These sector ETFs have been successful during earnings season

ETF investment tools

ETF investment tools

Investing is not a competition, or at least it shouldn’t be. However, earnings season has become much more volatile and unpredictable in terms of how companies’ actual quarterly announcements compare to their stock price reaction.

Therefore, as part of the ongoing monitoring of the market by an advisor or investor, it is worth taking a quarterly look at how it is performing compared to the other 11 sectors from the S&P 500 index.

Although earnings announcements appear almost every trading day, when megabank J.P. Morgan releases its results, it is generally considered to be the beginning of the first part of the earnings monitoring meeting.

The latter occurred on April 12, so I reviewed the returns of each sector spider ETF from that date through Tuesday’s close. Public utility companies were the winners, growing by 8.3%, as indicated by the Central Statistical Office Tools Select Sector SPDR ETF (XLU).

These four words combined into one (“utilities won”) may be new to some investors because it’s been a long time since this small but high-yielding sector of the U.S. stock market led an earnings season in which the stock market didn’t crash.

The SPDR S&P 500 Mutual Fund (SPY) gained 1.2% during this time, a Invesco S&P 500 Equal-Weight ETF (RSP) it increased by 1.6%, so from that point of view it wasn’t a bad period of profits.

Low energy returns for this ETF

Energy sector represented by Energy Select Sector SPDR ETF (XLE), lagged behind and dropped by 3%. This reflects at least moderately positive corporate earnings perceptions this quarter. In total, nine of the 11 sectors achieved positive results, although in many cases the rate of return was low, above zero.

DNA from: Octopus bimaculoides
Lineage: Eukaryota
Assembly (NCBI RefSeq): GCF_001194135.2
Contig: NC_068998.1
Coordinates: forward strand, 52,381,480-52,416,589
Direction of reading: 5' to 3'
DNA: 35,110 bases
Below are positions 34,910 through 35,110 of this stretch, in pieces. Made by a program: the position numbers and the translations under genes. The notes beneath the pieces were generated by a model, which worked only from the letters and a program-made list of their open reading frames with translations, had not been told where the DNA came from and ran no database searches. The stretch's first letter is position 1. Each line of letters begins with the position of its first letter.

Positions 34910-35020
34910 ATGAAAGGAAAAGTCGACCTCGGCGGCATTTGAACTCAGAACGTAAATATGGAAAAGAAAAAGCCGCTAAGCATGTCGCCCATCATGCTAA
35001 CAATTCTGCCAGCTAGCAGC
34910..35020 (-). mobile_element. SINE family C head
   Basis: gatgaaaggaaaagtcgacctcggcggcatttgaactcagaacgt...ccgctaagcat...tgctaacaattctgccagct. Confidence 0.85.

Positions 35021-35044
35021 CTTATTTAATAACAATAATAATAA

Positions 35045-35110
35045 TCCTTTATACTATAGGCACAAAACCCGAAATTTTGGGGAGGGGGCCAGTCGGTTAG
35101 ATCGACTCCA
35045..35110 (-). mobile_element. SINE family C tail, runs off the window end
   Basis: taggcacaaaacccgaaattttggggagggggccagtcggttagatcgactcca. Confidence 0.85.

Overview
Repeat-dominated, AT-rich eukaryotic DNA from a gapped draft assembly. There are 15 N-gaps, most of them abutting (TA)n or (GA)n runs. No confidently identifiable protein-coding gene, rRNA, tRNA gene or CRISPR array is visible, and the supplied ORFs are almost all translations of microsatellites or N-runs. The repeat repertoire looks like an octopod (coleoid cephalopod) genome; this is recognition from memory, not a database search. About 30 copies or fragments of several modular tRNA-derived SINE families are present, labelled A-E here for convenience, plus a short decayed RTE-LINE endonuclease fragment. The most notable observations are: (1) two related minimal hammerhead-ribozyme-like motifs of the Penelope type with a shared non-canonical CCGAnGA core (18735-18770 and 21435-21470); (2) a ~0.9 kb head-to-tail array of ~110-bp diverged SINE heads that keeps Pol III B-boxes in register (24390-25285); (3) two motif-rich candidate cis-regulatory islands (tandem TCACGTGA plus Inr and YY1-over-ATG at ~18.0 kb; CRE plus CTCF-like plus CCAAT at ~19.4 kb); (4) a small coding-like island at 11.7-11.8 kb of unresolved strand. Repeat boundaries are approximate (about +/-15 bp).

This naturally masks the huge range in how individual stocks reacted to earnings, whether they were 10-20% higher between the close of one night and the open of the next morning, or the same percentage change with a minus sign preceding it. That’s what earnings season has become: a five-week period during which advisors and investors holding individual stocks must put on their hard hats at 4 p.m. (ET), Monday through Thursday.

But that’s why ETFs are so valuable in every investor’s toolkit. They provide diversification, but we can also identify specific investments (unlike mutual funds) every day, so we know what we have and can assess where the opportunities and risks are.

Consumer staples gained 4.6%, taking second place in the sector derby this time. This performance Consumer Staples Select Sector ETF (XLP)coupled with the XLU surge, they are reminiscent of some obscure market periods when such defensive sectors outperformed.

But it’s only been a month and we’re talking about earnings season. Observe, analyze, but don’t overdo it.

There will be another one in July!

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